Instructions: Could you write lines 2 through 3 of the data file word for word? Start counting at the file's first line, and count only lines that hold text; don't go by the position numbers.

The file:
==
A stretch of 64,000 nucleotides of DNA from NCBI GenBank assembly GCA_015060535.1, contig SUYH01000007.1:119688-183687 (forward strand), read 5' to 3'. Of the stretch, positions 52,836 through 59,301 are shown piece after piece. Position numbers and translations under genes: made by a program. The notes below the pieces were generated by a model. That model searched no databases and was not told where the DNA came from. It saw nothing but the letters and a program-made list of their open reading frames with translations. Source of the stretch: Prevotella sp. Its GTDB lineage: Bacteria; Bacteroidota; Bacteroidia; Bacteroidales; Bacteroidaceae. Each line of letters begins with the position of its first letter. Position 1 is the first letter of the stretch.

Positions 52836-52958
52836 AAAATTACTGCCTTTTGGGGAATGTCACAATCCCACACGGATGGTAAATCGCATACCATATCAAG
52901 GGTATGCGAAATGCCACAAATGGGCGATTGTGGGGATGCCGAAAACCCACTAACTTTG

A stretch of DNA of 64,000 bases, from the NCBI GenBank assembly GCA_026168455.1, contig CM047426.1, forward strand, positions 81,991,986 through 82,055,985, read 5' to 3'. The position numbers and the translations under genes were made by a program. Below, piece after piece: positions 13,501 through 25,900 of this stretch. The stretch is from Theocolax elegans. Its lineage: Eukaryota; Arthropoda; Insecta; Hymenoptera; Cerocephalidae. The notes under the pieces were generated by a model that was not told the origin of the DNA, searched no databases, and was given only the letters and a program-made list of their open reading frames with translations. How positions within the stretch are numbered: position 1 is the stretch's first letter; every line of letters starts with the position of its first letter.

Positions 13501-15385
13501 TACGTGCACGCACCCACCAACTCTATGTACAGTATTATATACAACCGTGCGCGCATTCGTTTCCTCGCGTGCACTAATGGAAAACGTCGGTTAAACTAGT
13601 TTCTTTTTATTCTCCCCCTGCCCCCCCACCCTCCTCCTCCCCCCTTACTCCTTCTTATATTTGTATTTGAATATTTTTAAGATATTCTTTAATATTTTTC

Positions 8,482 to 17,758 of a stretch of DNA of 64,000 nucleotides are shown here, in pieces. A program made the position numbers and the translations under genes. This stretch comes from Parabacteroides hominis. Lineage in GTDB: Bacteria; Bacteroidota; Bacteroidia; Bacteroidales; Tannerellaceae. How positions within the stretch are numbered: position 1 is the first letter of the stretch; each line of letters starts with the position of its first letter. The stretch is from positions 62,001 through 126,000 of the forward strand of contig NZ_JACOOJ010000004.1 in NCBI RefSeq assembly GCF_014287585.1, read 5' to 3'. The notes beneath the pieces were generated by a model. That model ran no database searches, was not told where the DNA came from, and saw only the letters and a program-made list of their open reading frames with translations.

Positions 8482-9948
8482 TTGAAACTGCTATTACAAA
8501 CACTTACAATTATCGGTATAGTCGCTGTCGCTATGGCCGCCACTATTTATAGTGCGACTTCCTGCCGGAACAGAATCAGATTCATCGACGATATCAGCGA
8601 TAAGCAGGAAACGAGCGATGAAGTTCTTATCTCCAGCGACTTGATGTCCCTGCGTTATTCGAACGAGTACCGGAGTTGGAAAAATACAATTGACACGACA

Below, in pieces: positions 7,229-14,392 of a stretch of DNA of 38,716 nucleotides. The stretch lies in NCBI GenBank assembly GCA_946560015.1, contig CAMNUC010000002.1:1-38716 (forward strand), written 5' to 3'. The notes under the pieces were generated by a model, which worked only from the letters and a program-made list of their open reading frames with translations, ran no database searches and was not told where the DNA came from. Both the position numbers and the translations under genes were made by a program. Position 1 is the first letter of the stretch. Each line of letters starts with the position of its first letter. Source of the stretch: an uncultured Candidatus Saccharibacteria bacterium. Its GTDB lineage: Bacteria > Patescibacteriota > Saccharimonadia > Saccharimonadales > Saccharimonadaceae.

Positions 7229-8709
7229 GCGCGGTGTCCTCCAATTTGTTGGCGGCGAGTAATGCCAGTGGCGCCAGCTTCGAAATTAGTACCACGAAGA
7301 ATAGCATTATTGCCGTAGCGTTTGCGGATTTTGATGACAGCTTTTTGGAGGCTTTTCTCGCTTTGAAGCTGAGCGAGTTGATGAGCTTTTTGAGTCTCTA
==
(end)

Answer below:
Positions 52836-52958
52836 AAAATTACTGCCTTTTGGGGAATGTCACAATCCCACACGGATGGTAAATCGCATACCATATCAAG